As the 2nd half of this show gets started, you'll def. be seeing a theme of MMA heavily inspired action. This had a completely different feel than the opening juniors match, which I enjoyed. But, the level of execution and pulling the audience in was far different. This was just a submission match, Koji being worked over on a leg injury with Kendo sort of being one above him at every turn. Had a few good twists and the finish was pretty logical but this didn't feel anywhere near a match I would tell people they need to find.
6) Yuji Nagata v. Hiroyoshi Tenzan- 4
Anyone remember that old N64 game, WCW/NWO Revenge? Yuji was on it and was rocking the same golden tights he is here. He's nowhere near the level of performer he is now, just a bad ass kicker. Tenzan brings as much intensity, and violence as necessary but I think this shows he never had the level of showmanship that most of the NJPW top guys have had over the years as this feels like it would fit perfectly in the middle of an ROH show.
7) Don Frye v. Naoya Ogawa- 3
Intense stuff and Ogawa's takedowns were literally works of art, and give Frye credit for offering to take those in a worked shoot, he was getting thrown around like a stretchy doll you'd get out of the quarter machines. All the punches sucked though, from both guys and it's a huge stretch for Frye to make his stuff look weak. Crowd was eating it up but even here, during the MMA frenzy it feels short sighted as to the direction. The finish was a complete 360, which is logical in MMA but this one seemed too worked.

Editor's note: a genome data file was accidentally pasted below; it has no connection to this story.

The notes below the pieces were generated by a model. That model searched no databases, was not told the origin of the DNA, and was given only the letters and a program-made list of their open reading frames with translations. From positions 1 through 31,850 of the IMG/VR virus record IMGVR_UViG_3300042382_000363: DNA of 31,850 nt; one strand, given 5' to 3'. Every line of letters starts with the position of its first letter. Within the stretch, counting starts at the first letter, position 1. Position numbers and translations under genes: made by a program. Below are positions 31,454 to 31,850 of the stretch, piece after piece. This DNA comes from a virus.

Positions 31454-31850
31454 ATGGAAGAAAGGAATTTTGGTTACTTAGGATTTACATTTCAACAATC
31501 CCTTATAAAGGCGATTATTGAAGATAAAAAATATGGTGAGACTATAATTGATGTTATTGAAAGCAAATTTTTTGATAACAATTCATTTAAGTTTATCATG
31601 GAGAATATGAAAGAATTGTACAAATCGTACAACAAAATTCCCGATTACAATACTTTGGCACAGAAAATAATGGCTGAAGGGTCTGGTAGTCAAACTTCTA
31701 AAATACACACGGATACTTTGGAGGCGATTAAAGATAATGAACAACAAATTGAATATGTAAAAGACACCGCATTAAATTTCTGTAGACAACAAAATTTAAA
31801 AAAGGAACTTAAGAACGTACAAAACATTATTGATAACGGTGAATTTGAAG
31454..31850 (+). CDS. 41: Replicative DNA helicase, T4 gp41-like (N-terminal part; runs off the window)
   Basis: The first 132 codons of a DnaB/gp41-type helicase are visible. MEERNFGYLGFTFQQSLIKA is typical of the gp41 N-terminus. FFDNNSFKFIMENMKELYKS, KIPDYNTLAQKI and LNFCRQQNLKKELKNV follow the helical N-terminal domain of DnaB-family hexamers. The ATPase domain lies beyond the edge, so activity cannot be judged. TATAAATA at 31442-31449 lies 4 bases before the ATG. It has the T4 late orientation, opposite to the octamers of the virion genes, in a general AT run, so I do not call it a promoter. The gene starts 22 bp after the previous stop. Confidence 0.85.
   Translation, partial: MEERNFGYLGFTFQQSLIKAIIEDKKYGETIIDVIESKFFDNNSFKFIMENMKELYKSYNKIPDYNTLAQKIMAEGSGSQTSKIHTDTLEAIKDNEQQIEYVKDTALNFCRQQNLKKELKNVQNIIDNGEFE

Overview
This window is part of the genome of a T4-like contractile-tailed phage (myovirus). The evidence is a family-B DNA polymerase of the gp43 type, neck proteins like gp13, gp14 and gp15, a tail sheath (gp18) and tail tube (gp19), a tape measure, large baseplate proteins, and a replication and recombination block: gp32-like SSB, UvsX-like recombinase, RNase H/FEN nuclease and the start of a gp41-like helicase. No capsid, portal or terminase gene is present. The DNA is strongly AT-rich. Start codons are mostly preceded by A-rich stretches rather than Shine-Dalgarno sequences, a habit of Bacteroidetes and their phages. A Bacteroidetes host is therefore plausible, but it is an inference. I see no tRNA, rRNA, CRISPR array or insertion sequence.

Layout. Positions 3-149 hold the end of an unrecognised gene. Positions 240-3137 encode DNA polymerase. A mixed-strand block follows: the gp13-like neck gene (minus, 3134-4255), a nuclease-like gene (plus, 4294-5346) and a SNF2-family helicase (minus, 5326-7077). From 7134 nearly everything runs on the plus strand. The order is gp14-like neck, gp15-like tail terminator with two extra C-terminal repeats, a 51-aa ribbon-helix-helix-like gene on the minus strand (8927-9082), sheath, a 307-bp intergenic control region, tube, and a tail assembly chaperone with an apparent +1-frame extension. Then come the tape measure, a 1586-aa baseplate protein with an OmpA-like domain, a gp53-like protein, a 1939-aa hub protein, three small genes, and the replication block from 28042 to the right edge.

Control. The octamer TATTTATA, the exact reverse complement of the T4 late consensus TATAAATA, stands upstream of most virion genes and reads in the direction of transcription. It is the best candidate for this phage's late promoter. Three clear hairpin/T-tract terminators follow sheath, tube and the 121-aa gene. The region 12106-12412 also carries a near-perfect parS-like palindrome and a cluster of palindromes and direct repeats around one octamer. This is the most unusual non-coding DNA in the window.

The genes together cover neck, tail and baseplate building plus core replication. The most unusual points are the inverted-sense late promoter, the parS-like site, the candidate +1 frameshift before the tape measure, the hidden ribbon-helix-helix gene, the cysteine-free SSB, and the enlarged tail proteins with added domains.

8) Dennis Lane v. Shinya Hashimoto- 1
Hash walking down the aisle was just intense; guy would have been awesome with a bit part in the Expendables; would have made stars Stallone and Statham look like Woody Allen and Mel Brooks. This was over in less than 2 mins, not sure how worked or what this was but if it was, the finish was ridiculously dumb, reminded me of one of those boxing ppv's we'd get when I was a kid and the main event was over in 30 seconds. Hash gives him one tackle to the ground and he was injured.
9) Kensuke Sasaki v. Keiji Muto- 7
Muto is in another incarnation here, a thick 2 week beard on his face and sporting Hollywood Hogan's ring trunks. Sasaki is the man at this time and Muto knows that, what's great about watching him is he knows the exact right thing to do at every point in the match, whether it's how long to sell something, even when he hits a desperation move, he sells the damage he's taken and it makes that even more important. Again, huge MMA influence as they spend a good amount of time in the beginning working holds on each other, a high spot being Muto's figure four he builds up to.
This reminded me of the Cena-HHH bouts where everything is worked very simply, and it all works so well; Cena was a better performer at that point than Sasaki is here, as he gets lost a few times but Muto is leagues better at making this feel like the biggest match of all time than LeVesque ever was. A great big feel main event with two of the more well known puro guys so yeah, it's well worth a look.